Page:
Document with poems attached over long poem by W King. Note that he was 'our' mid-upper gunner but did not realise he was a poet. Note and poems pinned over the same main text which is can be read on final page. First partial poem about aircrew not returning. Second entitles 'The Raid' with part of the first poem repeated underneath. Third entitled 'bombs away' which appears to be the complete poem of which parts appear above. Final page has full seven verse poem entitled 'Just a day on 102'. About going on operations.




Several separate documents attached to a single page printed document


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Willie King was our Mid Upper Gunner and we were unaware that he was a poet until at a Reunion some years ago when he showed us the attached.

'There were many more' he told us – but he hadn't kept them.

I don't want them back.!! (I've got my copies)

[underlying sheets transcribed later]

[page break]

At sixteen thousand feet seemingly all alone,
Comforted only by the engines steady drone;
Eyes alert, guns and turret swinging,
Over the inter-com my voice ringing;
"Fighter" Port Quarter up corkscrew "Go".
[inserted] Heart [/inserted] pumping, blood thumping, nerves jumping.
This is it, a JU88, that's the foe;
"Get him," I hear the Skipper shout,
It's hard to reply with your heart in your mouth.
Dive seven hundred feet, still he comes
Into the teeth of eight blazing guns.
The tracer, the incendiary, all seem to hit.
By this time he must be shot to bits.
Roll and climb, fire point blank,
A tongue of flame, a crimson glow –
The bullets have found a petrol tank.
A feeling of joy, then of relief, a pang of regret,
A brave man's just gone to his death.
Attack broken. Resume course, "Go".

W. King.

[underlying sheets transcribed later]

[page break]


The dark sky was adorned by thousands of stars.
The cold light of the moon lit the bomber's patch.
Inside, seven men all highly trained,
In peak condition but nerves tightly strained;
Carrying out their tasks, keeping everything trim.
Each knew the other's life depended on him.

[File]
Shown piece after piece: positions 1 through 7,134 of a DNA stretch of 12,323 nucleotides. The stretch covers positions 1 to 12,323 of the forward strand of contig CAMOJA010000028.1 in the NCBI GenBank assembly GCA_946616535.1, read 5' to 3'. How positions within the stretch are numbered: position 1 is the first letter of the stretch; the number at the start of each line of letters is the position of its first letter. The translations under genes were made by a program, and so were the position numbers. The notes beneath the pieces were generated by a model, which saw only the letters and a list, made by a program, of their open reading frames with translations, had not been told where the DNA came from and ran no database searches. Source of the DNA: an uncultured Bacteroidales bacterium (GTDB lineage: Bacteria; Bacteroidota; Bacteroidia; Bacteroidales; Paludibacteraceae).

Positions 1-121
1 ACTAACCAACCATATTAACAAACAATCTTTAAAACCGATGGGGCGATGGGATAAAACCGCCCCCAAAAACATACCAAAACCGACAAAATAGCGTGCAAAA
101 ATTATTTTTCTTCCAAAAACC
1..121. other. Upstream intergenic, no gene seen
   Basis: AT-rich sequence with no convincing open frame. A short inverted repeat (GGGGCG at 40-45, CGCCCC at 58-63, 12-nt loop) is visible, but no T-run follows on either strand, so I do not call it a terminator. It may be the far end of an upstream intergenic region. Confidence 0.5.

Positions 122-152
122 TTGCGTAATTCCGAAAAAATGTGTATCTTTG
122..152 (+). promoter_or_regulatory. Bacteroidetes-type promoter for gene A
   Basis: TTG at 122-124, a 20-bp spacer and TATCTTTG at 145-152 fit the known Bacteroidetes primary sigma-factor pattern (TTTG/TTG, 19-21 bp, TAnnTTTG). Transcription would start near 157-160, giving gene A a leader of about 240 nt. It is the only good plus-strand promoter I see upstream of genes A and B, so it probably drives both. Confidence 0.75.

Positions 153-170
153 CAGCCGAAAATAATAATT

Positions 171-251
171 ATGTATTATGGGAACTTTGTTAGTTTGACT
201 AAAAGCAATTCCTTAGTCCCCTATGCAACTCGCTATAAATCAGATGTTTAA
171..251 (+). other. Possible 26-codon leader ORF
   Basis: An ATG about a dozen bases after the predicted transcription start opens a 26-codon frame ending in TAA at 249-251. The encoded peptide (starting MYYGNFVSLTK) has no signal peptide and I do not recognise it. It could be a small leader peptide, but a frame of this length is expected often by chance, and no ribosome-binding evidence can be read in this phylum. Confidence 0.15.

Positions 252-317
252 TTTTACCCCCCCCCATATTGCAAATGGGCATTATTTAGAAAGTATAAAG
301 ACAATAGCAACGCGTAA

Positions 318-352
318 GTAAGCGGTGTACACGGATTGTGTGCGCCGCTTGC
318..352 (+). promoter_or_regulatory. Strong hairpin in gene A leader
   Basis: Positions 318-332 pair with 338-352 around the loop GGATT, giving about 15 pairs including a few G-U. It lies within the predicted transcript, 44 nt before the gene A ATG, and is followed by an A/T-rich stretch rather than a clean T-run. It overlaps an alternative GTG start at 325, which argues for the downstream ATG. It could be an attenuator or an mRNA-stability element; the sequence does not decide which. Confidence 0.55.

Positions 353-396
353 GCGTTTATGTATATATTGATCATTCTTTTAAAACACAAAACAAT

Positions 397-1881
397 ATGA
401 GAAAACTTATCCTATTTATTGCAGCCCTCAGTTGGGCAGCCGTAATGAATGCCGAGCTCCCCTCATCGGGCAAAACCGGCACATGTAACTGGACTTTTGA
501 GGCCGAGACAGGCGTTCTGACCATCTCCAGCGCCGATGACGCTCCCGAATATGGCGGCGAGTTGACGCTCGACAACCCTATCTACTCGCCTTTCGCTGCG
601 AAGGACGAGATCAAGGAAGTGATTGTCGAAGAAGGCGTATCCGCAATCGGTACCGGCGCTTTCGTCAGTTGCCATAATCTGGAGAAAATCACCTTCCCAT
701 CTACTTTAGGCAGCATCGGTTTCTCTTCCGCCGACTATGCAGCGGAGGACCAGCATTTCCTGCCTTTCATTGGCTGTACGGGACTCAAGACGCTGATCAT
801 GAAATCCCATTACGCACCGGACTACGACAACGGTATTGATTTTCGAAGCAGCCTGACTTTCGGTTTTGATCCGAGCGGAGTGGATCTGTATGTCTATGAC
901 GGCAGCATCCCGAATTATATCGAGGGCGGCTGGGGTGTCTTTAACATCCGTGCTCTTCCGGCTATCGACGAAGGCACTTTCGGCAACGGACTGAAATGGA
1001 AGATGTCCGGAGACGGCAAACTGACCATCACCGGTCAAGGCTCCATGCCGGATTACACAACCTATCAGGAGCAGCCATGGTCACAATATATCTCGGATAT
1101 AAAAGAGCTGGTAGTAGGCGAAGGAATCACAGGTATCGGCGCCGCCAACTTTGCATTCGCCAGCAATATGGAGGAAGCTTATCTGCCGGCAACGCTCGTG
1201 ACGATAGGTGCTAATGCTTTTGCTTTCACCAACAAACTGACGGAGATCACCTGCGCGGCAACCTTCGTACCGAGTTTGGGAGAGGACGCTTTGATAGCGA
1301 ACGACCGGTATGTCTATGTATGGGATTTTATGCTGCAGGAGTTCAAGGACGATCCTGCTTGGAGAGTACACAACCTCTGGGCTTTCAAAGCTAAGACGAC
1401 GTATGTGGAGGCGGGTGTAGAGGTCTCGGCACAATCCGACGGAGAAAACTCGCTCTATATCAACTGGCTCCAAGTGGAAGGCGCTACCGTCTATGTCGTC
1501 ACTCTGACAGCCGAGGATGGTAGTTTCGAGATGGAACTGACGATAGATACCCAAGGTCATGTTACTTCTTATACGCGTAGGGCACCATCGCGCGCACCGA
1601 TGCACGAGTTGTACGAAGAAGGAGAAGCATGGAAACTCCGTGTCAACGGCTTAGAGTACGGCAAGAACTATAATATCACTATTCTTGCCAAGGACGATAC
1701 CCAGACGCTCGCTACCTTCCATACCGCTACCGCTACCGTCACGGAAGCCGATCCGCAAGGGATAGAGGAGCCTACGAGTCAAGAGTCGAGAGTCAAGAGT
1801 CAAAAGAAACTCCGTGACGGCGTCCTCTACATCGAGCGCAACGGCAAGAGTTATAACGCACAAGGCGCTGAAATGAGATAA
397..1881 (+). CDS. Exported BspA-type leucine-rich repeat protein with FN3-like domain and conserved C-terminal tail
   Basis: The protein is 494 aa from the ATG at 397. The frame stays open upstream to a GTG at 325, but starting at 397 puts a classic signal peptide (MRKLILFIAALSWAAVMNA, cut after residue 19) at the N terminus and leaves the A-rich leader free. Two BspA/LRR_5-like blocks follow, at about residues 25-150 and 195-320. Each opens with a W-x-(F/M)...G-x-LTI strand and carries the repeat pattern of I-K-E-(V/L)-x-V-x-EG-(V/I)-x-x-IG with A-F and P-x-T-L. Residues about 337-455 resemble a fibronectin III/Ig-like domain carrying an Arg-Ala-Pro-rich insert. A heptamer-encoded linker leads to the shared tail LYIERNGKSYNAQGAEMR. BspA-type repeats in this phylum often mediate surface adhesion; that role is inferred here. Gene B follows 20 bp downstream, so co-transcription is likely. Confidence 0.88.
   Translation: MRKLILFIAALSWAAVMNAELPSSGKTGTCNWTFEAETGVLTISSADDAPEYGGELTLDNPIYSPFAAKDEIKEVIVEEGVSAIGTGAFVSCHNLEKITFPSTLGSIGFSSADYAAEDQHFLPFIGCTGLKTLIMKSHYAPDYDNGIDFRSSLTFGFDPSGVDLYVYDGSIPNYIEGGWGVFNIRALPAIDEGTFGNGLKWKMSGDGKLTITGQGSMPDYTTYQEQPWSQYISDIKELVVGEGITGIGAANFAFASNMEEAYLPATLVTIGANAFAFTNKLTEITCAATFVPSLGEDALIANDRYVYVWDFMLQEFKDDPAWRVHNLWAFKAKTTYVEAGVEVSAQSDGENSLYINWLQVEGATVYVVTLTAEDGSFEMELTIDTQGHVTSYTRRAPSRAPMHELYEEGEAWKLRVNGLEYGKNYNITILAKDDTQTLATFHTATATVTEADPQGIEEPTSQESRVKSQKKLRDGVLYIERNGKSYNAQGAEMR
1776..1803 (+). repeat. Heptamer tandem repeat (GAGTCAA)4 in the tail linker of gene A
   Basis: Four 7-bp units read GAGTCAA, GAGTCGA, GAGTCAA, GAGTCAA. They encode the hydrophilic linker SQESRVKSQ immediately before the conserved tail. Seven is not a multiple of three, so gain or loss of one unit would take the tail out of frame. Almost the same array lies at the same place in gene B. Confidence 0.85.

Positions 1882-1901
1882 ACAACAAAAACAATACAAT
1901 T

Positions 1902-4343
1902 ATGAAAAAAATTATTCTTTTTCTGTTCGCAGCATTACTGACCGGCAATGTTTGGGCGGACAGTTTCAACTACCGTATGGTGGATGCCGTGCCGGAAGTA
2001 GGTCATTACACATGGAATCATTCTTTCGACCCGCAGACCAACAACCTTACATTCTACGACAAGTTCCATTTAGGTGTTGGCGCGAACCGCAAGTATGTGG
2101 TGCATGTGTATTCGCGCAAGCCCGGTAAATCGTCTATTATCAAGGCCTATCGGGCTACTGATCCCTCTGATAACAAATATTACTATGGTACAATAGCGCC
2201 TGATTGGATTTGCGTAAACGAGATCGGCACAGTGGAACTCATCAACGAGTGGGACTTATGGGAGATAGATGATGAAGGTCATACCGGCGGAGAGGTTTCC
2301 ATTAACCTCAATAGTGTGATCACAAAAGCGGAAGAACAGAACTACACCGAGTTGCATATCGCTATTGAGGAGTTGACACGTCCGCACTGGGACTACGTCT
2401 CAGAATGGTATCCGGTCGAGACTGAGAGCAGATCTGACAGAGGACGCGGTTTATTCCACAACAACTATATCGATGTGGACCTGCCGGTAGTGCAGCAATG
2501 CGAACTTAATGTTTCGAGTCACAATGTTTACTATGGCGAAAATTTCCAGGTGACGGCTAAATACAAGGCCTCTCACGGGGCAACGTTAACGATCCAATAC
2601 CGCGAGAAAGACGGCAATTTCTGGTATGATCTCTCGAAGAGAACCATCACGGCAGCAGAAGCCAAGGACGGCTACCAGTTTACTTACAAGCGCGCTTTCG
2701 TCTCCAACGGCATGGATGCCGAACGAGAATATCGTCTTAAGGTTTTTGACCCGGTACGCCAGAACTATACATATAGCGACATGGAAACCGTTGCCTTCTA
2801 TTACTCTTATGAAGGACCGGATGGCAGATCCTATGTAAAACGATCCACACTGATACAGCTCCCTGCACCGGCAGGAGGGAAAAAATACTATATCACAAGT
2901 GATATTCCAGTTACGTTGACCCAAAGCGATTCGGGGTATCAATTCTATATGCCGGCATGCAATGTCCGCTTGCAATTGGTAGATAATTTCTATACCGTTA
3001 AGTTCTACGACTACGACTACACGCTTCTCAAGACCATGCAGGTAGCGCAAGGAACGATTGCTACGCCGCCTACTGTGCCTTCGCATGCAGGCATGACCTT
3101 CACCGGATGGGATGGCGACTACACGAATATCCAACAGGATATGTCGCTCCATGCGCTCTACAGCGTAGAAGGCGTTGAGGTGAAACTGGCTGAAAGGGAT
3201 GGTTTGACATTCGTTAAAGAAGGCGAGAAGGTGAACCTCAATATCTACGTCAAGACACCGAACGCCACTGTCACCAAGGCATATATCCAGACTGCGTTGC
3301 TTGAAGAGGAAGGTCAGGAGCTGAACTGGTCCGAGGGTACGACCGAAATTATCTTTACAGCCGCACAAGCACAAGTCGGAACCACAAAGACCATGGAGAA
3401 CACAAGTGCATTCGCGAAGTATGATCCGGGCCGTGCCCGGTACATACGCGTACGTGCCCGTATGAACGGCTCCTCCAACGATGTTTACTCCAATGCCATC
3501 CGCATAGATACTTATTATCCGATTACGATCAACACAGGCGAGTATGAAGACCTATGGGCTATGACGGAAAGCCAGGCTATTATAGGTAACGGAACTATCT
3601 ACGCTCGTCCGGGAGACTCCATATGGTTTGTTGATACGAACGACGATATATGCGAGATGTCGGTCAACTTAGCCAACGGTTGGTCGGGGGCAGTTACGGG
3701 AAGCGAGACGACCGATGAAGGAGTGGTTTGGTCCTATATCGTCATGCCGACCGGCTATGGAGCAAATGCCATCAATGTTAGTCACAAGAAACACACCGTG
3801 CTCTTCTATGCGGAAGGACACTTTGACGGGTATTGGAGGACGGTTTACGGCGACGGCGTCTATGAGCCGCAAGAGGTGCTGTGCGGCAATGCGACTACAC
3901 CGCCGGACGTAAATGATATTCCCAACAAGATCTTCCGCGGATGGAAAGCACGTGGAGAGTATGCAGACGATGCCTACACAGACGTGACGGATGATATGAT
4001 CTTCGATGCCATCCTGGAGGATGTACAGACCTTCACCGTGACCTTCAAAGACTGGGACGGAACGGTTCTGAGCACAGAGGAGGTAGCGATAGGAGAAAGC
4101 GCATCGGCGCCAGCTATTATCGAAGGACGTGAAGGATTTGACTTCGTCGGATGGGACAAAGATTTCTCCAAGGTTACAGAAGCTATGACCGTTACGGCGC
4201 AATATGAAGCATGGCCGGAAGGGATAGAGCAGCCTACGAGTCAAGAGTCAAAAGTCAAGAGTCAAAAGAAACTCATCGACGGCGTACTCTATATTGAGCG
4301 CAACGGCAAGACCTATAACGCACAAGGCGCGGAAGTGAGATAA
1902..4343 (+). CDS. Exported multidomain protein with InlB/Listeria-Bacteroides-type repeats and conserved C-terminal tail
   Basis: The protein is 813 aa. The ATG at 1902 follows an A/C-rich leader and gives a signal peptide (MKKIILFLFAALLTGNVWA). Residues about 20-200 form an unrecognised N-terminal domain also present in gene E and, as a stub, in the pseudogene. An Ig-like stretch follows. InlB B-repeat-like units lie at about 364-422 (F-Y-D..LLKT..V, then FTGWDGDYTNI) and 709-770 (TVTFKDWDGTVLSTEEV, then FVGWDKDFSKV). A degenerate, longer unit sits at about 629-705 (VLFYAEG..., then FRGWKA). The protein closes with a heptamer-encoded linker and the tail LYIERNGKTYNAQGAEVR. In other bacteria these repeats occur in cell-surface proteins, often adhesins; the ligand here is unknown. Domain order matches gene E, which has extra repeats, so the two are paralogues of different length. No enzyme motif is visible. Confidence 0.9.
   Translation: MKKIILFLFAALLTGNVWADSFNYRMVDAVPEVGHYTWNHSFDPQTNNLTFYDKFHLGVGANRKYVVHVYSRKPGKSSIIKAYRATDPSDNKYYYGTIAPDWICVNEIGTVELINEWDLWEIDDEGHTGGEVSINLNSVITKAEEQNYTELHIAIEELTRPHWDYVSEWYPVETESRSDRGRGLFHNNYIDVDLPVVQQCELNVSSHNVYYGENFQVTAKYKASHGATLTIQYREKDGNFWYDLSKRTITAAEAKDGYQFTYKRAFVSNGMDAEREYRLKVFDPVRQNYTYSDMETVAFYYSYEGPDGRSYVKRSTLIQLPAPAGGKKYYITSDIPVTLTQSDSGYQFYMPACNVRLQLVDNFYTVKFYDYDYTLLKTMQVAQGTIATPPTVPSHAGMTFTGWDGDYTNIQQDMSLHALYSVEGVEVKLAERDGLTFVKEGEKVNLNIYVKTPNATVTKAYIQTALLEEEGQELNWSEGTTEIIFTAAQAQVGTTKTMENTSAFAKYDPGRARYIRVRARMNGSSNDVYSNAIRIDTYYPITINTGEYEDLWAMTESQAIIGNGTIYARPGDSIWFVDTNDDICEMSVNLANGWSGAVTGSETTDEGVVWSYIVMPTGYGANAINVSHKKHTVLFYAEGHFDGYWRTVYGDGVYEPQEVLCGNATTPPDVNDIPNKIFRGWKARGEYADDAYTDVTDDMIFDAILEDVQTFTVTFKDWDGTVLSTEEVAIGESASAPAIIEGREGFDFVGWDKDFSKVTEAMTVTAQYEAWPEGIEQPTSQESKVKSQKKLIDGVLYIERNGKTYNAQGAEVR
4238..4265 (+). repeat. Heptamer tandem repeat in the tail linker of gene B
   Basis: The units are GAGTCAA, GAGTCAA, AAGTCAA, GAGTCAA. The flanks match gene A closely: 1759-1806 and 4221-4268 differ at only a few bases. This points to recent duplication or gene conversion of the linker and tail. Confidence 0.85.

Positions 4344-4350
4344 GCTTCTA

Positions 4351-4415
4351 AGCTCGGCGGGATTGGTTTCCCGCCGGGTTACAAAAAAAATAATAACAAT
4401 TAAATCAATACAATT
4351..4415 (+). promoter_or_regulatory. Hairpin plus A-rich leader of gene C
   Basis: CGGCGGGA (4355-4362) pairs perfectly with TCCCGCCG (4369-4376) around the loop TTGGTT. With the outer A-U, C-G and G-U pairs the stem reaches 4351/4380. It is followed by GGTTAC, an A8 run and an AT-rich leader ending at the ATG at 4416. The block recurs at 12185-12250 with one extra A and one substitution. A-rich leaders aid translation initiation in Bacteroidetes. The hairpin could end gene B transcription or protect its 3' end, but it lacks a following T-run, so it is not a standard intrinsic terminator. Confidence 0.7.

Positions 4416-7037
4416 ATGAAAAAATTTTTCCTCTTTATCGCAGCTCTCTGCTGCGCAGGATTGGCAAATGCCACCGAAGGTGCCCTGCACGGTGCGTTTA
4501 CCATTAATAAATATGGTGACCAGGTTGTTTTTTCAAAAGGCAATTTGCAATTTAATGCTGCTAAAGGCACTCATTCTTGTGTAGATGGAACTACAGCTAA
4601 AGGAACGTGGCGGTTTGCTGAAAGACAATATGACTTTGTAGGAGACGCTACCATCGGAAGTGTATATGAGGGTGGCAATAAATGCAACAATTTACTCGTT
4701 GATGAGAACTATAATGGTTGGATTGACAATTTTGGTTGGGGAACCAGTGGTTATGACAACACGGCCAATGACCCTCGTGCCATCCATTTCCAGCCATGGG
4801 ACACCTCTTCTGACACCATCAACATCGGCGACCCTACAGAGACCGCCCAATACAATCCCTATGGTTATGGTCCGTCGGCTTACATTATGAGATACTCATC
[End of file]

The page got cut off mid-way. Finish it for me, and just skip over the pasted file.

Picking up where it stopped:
Press on to the target, there's trouble ahead,
All to be faced ere we get to bed.
Fighters, searchlights, flak thick as a mat,
To fly into that you must be daft as a bat.
Bomb doors open, fly straight and level,
Into the teeth of the shot and the shell.
It appears we're flying straight into hell;
Left, left, steady – bombs away!
Doors closed, nose down, let's head for our shore,
Surely the enemy can't take much more.
A last look at the holocaust exploding below,
A strange feeling of pity for people slain,
Yet knowing full well we'll return again.
Then in the Mess, a treat – "Bacon and eggs".
A glance around at the empty chairs,
Where's Jack, Freddy, Dusty, Dixie and Pete?
Along with others, they won't be back to eat.
All young lads laughing gay and carefree,
In love with life they enjoyed each day,
But in bombing cities that's the price we pay.

W. King

[page break]


There's Ops on tonight, so down at the Flight
it hums like a bee hive teeming with life.
There are Pilots, Engineers, Navigators & W.O.Ps
Bomb Aimers, Gunners, Bombing-up Crews, each doing their bit,
ensuring for the mission with others "E" for Easy is fit.

Bryan the Nav. Bob the B.A., Eric the W.O.P., Engineer Ron.
The only Combatants (or Ballast) Gunners Young Will and Tom.
Each from his position reported, "Equipment O.K. Skip".
Bill replied "Re-check laddies, might be a long trip".
He had learned the hard way, one night over France:
Double check on the ground; leave nothing to chance

Then a race to the Mess Hall like a bunch of starved boys.
The tin roof resounded, the laughter and noise.
At Jackson's Crew table they were quite out of hand.
Laughing about an engine falling off as they came into land?
Not really, the merriment was about Jacko that night.
After debriefing he knocked out two teeth falling off his bike.

To impress freshers, the lineshoots of experienced crew
would make your hair curl, but they were mainly untrue.
Then back to the billets for a couple of hours break,
some to write letters, some to spin "Put and Take";
A few to bind about a lost evening with a pretty W.A.A.F.
Only those nearing a tour's end found it difficult to laugh.

Then kitted up ready for briefing, the C.O. by the map.
Target Berlin! Pointing out en route the danger of fighters and flak.
The Met had their say about weather conditions and cloud still clearing.
An uncertain smile at the hoots and the jeering.
Not always wrong but they were very seldom right.
Briefing over, on to the crew bus down to the Flight.

Sprawling at ease by the side of "E" Easy, our plane:
A strong bond of togetherness yet each man's feelings his own.
The banter was gone, the mood had a more serious tone.
Although the gunners would attempt some practical joke.
Till the Skip said "Right Lads, it's time.
Mount Up, Let's put on the Yoke".

The engines opened up with a thunderous roar.
"E" Easy rolled majestically out for the start of her chore.
The ground crew gave a nod and a wave of the hand.
Theirs was a hard task waiting for hours in suspense.
But Jeff the fitter, with eyes unnaturally bright,
yelled "Don't do anything stupid, bring back that kite".

W. King


W King, “Poems,” IBCC Digital Archive, accessed September 22, 2023, https://ibccdigitalarchive.lincoln.ac.uk/omeka/collections/document/38316.

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